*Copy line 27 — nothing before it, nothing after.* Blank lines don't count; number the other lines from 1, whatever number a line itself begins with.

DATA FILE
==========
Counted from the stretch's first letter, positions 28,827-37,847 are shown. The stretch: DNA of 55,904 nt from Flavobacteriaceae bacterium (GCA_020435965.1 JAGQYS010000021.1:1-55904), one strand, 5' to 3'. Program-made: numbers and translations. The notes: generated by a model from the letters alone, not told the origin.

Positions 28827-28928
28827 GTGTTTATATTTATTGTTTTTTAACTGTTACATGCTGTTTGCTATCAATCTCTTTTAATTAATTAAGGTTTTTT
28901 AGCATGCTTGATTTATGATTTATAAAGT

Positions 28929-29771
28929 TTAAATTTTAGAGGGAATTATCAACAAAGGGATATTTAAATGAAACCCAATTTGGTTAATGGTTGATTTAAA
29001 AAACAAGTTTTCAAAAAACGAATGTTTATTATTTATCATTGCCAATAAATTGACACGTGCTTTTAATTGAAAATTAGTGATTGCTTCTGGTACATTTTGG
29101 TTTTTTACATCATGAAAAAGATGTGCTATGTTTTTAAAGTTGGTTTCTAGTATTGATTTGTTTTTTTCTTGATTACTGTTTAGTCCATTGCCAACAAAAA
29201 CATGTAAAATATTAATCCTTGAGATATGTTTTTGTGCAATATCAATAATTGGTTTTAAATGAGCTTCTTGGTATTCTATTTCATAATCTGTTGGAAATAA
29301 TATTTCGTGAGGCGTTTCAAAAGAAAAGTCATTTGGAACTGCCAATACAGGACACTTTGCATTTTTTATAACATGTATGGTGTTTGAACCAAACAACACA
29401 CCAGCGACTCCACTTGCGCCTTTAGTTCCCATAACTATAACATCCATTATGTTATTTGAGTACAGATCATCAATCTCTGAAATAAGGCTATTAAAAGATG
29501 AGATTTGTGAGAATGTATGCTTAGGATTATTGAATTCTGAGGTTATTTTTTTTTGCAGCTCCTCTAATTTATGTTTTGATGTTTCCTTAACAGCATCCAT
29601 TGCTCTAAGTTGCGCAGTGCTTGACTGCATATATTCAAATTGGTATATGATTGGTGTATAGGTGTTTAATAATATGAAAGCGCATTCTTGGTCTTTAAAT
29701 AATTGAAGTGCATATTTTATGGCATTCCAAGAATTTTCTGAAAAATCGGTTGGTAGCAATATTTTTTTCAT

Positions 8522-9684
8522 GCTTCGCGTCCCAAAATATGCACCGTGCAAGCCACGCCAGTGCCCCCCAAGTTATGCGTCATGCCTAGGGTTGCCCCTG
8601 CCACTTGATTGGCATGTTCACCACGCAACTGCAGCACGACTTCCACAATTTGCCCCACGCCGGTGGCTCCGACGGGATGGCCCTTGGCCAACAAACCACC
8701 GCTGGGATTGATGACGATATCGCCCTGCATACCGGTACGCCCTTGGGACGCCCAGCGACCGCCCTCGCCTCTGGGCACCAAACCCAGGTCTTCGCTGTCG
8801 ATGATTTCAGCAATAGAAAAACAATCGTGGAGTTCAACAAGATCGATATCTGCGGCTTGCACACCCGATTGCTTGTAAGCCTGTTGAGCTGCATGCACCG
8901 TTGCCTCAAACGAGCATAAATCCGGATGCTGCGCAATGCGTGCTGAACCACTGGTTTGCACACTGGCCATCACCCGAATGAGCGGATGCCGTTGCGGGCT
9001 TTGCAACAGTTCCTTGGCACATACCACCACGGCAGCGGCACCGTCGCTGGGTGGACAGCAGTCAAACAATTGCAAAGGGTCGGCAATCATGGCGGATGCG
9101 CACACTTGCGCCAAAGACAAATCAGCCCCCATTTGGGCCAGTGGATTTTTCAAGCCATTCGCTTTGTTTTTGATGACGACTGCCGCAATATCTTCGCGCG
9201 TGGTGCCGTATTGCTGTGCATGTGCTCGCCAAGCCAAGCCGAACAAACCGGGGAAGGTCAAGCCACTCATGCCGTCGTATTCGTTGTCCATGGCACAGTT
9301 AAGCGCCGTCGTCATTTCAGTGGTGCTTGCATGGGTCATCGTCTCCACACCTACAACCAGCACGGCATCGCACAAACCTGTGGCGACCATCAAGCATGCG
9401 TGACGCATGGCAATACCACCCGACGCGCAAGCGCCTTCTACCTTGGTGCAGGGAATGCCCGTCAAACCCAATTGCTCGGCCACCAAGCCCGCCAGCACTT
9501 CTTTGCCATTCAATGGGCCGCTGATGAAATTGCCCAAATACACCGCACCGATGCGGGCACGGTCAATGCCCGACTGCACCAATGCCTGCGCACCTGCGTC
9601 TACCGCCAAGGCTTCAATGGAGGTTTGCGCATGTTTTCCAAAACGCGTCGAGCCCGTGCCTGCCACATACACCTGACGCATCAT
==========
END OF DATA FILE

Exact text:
9601 TACCGCCAAGGCTTCAATGGAGGTTTGCGCATGTTTTCCAAAACGCGTCGAGCCCGTGCCTGCCACATACACCTGACGCATCAT